FAIRBANKS (AP) -- Alert Linus Van Pelt: There's a great pumpkin in town.
Great as in large. Mammoth. Put it in a boxing ring, and this 100-plus-pound colossus could fight as a junior flyweight.
The Atlantic Giant pumpkin was one of two grown indoors this year at Ann's Greenhouses on Sheep Creek Road by employee Linda Dolney, daughter of greenhouse owner Ann Dolney. Ann Dolney, who has been growing pumpkins in the Interior for decades, said the fruit was the largest produce of any sort she had grown on the property -- not bad for a plant less than 90 days old.
''It's only been on the vine since the middle of June -- not three months,'' said Ann Dolney. ''Everybody that's seen that pumpkin's just been in awe.''
It's still on the vine, but Dolney thinks the pumpkin has finished growing and is beginning to ripen.
Dolney said this year's other indoor pumpkin paled in comparison, as did a number of pumpkins of another strain grown outdoors. The pumpkins are generally sold as food or as decorations, although Dolney said the greenhouse ones were mostly a diversion.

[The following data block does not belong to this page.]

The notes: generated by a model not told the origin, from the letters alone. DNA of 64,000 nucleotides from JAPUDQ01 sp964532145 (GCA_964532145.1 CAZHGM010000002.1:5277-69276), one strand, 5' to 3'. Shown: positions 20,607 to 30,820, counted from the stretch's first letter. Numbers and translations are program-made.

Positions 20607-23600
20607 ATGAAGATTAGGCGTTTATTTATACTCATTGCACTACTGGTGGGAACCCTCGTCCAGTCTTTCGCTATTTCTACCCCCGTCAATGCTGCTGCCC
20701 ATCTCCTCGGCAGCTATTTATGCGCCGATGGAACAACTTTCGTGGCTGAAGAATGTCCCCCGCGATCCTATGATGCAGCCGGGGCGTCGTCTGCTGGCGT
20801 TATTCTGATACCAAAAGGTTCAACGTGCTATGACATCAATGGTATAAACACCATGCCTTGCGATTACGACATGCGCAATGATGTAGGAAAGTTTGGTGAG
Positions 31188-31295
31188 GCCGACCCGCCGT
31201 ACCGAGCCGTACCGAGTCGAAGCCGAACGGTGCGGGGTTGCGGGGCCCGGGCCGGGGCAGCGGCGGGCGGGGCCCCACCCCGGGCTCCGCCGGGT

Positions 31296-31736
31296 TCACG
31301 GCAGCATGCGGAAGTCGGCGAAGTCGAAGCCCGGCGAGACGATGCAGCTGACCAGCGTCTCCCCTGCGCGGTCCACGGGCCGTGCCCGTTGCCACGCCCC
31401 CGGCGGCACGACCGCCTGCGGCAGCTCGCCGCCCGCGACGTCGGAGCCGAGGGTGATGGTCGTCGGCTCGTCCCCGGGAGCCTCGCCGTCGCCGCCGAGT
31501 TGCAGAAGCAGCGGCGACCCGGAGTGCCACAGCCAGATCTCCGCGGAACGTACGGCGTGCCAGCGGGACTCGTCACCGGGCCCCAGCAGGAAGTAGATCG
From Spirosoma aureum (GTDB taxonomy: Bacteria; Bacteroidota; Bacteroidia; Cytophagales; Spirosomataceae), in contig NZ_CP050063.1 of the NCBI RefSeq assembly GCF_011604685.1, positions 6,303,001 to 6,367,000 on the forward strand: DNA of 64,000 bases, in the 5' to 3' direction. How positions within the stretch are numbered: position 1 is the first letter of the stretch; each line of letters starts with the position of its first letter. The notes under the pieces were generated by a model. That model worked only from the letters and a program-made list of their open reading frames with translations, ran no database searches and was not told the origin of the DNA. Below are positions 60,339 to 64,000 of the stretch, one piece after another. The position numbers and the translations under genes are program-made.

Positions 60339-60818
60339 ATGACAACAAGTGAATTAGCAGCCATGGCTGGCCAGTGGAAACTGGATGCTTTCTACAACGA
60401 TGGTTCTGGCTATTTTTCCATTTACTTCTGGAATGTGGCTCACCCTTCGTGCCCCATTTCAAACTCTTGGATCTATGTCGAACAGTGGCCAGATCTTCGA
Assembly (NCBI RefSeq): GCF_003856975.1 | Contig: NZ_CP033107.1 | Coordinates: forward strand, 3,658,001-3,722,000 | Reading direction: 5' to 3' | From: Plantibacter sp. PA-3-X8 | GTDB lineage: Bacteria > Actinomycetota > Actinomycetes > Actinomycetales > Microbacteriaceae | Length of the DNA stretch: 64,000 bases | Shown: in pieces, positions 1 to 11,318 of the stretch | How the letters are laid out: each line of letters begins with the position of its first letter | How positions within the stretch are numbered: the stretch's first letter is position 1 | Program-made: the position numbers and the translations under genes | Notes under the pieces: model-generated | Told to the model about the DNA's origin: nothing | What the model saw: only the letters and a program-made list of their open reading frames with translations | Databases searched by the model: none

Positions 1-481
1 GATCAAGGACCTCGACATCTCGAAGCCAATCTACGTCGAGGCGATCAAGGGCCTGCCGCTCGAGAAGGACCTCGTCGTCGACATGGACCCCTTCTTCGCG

''It's just a fun thing to do after the hectic season's over, then my daughter puts that in,'' she said, noting that her daughter was going for size. ''It has to be a special seed to get them that big.''
Dolney still expressed surprise that the behemoth arose from the 2001 growing season. ''It hasn't been that great a year,'' she said.
Dolney said the pumpkin would have finished well in the Tanana Valley State Fair, but no one wanted to harvest it that early. ''That was two weeks ago -- the fair's a little early for things like that.'' She added that lugging it to the later Alaska State Fair would have been more trouble than it's worth.
''You want me to drive it to Palmer?'' she asked.
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